Bin burster for Victorian grain producers

Gregor Heard
By Gregor Heard
December 17 2020 - 6:00am
Tom Jones, Jacob Glare, Kyra Clarke and Jackson Cross at work at the Natimuk site on Tuesday.

IT HAS been obscured by the big NSW turnaround, but Victoria is once again enjoying an excellent cropping season, which could push to be the biggest on record.

As of Tuesday GrainCorp had received 1.345 million tonnes in Victoria, with 648,300 in the past week.



And there is still plenty more to come.

GrainCorp Murtoa site manager Nathan Tepper said Wednesday's result of 13,500 tonnes received was believed to be a daily record and that with the focus shifting to wheat it was expected there would be a run of big days over the next week.

He said the Murtoa site had so far taken around 140,000 tonnes and would continue to take significant volumes right up until Christmas before the harvest tapered off.

It is a similar story at Nhill, where GrainCorp site manager Fraser Kent took 13,160 tonnes on Tuesday, before a localised downpour of 20mm immediately over the Nhill township slowed things down from Wednesday afternoon.

He said he expected things to slow off prior to Christmas.

"We are hearing the odd farmer here and there has finished and we'll see quite a few people finishing in the next week," Mr Kent said

He said it was another good season for the Nhill district, in the west Wimmera.

"We've had a good run of years, going back to 18-19, where we were the biggest site in the GrainCorp network, last year, which passed our previous record and this year, where we might beat it again.

Similar to Murtoa, Nhill has taken over 140,000 tonnes of grain and is expected to crack the 200,000 tonne mark.

Further to the west, GrainCorp also expects its Lillimur site, west of Kaniva, to break records, while the Natimuk site, south-west of Horsham, will also go close.

Throughout the central Wimmera, cereal crops in excess of 5 tonnes a hectare are common, grading slightly lower to the north and higher in the southern Wimmera.

Quality has generally been good, with a wide spread of wheat segregations from hard to ASW opened, while barley has generally been either malt or top quality feed, with some downgraded from malt to feed for screenings or black tipping.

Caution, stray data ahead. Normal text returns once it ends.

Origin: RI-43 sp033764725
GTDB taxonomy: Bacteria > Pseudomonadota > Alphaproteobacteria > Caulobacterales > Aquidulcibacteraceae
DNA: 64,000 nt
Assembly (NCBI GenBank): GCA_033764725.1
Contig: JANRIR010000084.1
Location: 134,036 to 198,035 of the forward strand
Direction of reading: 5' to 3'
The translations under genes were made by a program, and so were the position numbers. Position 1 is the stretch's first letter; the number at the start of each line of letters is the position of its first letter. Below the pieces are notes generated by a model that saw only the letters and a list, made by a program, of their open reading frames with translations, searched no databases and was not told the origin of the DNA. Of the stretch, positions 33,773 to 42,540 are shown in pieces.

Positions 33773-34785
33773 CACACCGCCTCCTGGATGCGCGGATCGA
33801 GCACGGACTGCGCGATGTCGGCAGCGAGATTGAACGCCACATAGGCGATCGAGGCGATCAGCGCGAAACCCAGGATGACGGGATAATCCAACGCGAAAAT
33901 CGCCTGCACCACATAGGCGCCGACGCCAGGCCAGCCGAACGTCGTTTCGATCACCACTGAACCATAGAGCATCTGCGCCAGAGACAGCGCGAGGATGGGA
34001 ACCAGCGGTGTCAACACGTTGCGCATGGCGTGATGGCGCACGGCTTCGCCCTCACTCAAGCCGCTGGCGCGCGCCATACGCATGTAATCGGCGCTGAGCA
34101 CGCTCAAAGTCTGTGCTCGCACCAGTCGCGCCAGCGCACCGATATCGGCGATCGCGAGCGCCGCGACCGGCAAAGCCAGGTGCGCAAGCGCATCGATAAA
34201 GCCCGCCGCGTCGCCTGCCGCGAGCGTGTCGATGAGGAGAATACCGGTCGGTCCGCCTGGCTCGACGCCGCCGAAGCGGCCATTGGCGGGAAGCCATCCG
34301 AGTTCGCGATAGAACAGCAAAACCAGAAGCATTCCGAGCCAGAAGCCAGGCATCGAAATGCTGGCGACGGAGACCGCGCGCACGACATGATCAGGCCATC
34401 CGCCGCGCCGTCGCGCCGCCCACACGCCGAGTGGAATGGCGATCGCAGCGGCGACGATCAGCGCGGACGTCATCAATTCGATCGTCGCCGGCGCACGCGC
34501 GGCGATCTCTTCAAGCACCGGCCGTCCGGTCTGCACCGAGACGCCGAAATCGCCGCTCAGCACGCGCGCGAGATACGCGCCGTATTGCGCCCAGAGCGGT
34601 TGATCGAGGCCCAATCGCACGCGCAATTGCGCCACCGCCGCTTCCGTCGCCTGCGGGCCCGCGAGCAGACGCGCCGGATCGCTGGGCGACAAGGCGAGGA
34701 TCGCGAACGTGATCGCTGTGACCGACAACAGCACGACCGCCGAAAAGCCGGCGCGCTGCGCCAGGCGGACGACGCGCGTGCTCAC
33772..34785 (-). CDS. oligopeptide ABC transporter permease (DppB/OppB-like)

While GrainCorp and other bulk handlers are revelling in the big volumes it has also caused headaches.

Mr Kent and Mr Tepper reported relatively smooth turnarounds at their larger sites, but delivery times have slowed at some sites and segregations and even entire sites are filling quickly.

It has led to GrainCorp opening previously mothballed 'flex' sites in central Victoria and far southern NSW, with Tandarra, near Serpentine and Barnes Crossing, near Moama, both reopening.

New bunkers have been built at Murchison East, Elmore, Deniliquin, Dookie and Berrybank.



With the pressure on to free up more space, GrainCorp is well underway on its outloading program, sending grain both to port and to domestic end users and freeing up more space.

Gregor Heard

Gregor Heard

National Grains Industry Reporter

Gregor Heard is Fairfax Ag Media's national grains industry reporter, based in Horsham, Victoria. He has a wealth of knowledge surrounding the cropping sector through his ten years in the role. Prior to that he was with the Fairfax network as a reporter with Stock & Land. Some of the major issues he has reported on during his time with the company include the deregulation of the export wheat market, the introduction of genetically modified crops and the fight to protect growers better from grain trader insolvencies. Still involved with the family farm he is passionate about rural Australia and its people and hopes to use his role to act as an advocate for those involved in the grain sector. Away from work, he is a keen traveller, having spent his long service leave last year in Spain learning the language.

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